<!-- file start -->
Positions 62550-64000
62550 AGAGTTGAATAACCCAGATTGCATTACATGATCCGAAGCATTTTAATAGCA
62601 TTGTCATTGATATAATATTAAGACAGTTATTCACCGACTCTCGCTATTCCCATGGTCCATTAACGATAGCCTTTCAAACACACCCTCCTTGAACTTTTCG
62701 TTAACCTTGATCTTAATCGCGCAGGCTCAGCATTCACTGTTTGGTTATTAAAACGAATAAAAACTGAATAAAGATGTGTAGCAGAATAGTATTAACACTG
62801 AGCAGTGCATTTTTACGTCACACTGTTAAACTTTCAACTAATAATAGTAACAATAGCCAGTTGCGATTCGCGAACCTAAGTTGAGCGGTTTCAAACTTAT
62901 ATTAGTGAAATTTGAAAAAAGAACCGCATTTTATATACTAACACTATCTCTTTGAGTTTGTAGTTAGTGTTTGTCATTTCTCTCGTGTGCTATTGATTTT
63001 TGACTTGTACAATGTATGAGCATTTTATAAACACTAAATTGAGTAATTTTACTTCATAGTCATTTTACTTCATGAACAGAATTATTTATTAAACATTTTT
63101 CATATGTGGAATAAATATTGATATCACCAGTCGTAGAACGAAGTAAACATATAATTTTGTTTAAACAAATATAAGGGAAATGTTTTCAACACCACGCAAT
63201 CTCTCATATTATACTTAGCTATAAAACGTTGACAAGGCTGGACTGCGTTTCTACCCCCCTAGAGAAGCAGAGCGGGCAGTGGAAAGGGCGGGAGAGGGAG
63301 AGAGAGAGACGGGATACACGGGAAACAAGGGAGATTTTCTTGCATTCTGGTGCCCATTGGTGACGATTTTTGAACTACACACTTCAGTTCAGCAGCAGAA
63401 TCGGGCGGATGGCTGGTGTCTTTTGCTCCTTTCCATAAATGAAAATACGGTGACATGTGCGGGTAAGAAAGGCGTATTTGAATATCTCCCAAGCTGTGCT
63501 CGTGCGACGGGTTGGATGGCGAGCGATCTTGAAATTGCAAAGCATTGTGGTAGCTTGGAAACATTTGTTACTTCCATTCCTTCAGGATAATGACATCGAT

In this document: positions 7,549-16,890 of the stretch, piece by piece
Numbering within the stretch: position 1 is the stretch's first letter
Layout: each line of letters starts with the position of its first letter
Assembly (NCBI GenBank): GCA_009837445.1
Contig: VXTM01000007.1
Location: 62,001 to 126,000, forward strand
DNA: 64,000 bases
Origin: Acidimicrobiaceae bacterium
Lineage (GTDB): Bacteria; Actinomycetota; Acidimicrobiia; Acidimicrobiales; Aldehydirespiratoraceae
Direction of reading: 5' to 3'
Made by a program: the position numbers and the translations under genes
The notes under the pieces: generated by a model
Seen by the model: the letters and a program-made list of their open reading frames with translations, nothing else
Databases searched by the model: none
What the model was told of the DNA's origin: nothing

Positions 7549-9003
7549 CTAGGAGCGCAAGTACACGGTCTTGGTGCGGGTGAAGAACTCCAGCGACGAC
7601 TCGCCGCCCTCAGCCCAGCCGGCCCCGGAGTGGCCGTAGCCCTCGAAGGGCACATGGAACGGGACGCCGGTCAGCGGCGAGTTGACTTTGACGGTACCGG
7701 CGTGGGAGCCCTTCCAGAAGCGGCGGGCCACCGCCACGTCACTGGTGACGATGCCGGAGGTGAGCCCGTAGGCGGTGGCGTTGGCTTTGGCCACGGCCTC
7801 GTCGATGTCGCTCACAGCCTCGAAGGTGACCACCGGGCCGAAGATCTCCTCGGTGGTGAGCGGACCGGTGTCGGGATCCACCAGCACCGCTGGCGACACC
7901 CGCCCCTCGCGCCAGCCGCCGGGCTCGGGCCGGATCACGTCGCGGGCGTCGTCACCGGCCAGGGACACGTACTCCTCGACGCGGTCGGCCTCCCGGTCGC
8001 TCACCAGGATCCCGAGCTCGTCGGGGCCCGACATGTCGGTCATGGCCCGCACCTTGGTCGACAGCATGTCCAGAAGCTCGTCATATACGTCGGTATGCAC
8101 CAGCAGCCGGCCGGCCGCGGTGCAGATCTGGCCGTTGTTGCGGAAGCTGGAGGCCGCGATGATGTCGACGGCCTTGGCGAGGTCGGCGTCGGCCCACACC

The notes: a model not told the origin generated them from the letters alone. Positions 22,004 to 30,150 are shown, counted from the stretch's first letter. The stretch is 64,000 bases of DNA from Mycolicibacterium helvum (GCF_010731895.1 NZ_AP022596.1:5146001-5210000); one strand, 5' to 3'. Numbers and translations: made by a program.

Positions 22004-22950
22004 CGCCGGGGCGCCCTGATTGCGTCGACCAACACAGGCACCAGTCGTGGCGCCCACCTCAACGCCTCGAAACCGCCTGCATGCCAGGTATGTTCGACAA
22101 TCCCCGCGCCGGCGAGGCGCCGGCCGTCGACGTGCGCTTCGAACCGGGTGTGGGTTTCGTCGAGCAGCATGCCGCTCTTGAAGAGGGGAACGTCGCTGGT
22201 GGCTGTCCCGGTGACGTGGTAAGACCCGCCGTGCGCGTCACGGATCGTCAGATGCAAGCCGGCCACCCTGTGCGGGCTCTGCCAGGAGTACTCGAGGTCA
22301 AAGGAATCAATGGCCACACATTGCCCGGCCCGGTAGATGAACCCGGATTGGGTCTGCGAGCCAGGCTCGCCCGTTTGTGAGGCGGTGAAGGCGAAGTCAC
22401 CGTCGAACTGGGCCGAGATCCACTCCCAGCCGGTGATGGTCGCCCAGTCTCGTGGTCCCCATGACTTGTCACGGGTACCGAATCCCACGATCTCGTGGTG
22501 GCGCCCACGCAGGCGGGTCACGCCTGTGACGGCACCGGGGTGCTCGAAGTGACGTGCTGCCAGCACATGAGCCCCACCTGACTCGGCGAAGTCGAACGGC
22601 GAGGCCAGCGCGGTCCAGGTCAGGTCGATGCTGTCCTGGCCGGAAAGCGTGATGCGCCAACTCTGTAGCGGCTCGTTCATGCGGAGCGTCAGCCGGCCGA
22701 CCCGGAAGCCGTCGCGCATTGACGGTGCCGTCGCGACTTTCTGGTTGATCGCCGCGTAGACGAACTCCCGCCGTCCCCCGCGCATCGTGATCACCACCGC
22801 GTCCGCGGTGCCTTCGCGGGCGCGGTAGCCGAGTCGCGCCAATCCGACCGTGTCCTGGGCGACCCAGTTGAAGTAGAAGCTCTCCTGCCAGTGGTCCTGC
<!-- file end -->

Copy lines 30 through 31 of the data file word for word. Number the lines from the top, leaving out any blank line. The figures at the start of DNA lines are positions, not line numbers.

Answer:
7601 TCGCCGCCCTCAGCCCAGCCGGCCCCGGAGTGGCCGTAGCCCTCGAAGGGCACATGGAACGGGACGCCGGTCAGCGGCGAGTTGACTTTGACGGTACCGG
7701 CGTGGGAGCCCTTCCAGAAGCGGCGGGCCACCGCCACGTCACTGGTGACGATGCCGGAGGTGAGCCCGTAGGCGGTGGCGTTGGCTTTGGCCACGGCCTC